The soul is the fountain of our flourishing. We all, in one way or another, want to thrive. Who wants to die never having lived into who they really are? How can we rediscover the fire and force of our souls, to love well, do good work, make a difference, live with meaning, and build a better world? . . .
Unlike the other three Gospels, Matthew, Mark, and Luke, the Gospel of John begins more scientifically than it does historically. The first line of the Gospel reads: “In the beginning was the Word and the Word was with God and the Word was God.” That may not sound like science to us today, but it was a form of science two thousand years ago when it was written. It was science and philosophy and theology all rolled into one. Back then, a university would never have relegated these disciplines to separate departments, different faculty. And, I believe, neither will we some day in the future.
“All things came into being through the Word,” the Gospel says, “and without the Word, not one thing came into being. What has come into being in the Word was life and that life was the light of all people.”
It’s an ancient text that’s trying to make sense of reality—science and philosophy and theology overlapping. The author’s glimpsed something as big, as revolutionary, as epic as what Isaac Newton and Albert Einstein saw, something that changes everything.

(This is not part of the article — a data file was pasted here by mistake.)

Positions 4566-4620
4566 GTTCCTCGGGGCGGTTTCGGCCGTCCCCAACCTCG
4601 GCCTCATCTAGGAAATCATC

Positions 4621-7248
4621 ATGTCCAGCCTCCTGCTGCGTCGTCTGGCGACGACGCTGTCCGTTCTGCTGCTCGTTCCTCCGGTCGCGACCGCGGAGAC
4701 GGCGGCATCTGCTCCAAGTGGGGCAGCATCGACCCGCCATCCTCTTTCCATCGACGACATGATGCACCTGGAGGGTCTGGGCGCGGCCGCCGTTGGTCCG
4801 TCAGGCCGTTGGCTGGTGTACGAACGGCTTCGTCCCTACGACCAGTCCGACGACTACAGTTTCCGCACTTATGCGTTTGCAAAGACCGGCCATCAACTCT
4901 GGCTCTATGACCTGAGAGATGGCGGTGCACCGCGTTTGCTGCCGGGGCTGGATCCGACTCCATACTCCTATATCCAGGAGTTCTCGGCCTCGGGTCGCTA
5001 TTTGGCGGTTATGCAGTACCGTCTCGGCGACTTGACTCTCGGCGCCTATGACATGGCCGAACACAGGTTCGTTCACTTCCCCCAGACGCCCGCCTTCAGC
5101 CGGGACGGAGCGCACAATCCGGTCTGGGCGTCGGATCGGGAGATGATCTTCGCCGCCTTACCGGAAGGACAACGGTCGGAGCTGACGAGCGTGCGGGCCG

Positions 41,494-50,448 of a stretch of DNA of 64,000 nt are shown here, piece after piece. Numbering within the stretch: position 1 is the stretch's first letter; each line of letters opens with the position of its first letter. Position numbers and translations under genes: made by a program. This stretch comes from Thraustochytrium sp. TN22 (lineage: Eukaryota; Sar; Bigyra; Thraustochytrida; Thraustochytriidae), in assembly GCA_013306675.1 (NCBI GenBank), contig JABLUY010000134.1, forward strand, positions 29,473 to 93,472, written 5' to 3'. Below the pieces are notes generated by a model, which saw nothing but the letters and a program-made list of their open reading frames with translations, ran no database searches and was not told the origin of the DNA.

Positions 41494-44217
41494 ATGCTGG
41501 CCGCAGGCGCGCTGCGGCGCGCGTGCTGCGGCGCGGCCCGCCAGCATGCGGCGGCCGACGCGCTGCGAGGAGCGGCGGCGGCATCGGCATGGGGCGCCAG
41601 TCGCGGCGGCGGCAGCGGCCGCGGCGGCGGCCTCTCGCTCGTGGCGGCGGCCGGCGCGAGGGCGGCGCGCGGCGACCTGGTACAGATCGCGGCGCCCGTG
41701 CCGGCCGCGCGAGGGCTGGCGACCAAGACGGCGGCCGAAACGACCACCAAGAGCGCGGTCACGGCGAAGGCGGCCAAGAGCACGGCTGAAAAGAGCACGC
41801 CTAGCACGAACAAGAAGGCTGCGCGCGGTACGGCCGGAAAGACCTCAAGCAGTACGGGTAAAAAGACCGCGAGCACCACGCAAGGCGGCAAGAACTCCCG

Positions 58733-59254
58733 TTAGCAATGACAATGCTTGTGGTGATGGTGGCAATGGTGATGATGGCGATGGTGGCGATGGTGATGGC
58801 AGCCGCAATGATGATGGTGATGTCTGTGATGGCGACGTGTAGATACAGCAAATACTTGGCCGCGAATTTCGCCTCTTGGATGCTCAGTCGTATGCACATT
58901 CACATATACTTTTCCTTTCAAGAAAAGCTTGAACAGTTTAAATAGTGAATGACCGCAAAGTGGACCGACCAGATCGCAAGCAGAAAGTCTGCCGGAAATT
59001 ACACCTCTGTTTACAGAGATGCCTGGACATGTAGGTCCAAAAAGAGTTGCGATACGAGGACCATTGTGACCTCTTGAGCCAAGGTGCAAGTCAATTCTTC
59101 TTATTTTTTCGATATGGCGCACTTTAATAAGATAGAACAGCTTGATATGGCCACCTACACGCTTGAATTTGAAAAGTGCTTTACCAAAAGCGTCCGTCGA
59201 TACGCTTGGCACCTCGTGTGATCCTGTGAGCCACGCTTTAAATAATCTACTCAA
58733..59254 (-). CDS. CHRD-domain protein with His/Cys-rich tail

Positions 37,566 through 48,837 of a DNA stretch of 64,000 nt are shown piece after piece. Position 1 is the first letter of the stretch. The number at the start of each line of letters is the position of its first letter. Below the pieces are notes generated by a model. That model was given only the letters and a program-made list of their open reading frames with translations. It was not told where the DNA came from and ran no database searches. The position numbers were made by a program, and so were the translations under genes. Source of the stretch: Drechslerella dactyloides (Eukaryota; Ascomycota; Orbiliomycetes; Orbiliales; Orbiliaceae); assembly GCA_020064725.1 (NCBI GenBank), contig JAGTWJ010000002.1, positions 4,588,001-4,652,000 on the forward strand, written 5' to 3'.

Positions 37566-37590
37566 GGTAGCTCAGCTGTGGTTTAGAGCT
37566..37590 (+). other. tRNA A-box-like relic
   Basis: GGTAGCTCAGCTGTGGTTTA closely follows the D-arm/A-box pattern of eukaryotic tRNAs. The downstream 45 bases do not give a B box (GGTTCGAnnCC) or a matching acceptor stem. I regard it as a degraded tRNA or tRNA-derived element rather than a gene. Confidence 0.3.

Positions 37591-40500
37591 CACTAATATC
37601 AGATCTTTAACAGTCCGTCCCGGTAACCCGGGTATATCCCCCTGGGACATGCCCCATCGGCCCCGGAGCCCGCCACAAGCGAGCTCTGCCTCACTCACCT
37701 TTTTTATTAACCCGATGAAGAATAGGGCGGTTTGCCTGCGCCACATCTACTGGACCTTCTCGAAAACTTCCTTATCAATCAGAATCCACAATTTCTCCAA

Trouble is, as with other breakthroughs, the vision would be met with enormous skepticism, hostility, and rejection . . .
A sermon exploring violence, masculinity, and religious belief, and a way we can break the pattern of bloodshed, tyranny, and harassment.
Genesis 9.8-17 / Mark 1.9-15 First Sunday of Lent 2018
Today is the first Sunday of Lent—a weekend marred once again by a tragic shooting in an American school. On a weekend like this, in the midst of a troubled world, our readings offer astonishing and timely wisdom.
The text from Genesis is the conclusion to the story of the rise of violence, the Great Flood, and God’s rescue of Noah and the creatures. And here at the end of the story, God makes a covenant with the Earth, never again to destroy life on the planet. God says, “I have hung up my bow”. God hung up his bow—the bow, a symbol of warfare and violence and killing. “I have hung up my bow in the clouds,” said God, and whenever we see the rainbow in the clouds after a fearsome storm, we can remember the day God said, “never again shall I destroy what lives on the Earth.”
And this is what I saw—
in radiant delight,
up from the dark depths of Mystery.
The night sky, clear;
the moon full,
casting its silver light across
the whale-fractured sea.
she crashes, full length.
A million silver shards
dancing their holy glee.
into the dark, silent depths,
to soak in Thee.
pray like some dead fish
in this, God’s sea?
That’s what prayer is meant to be.
chris neufeld-erdman, from December 31, 2008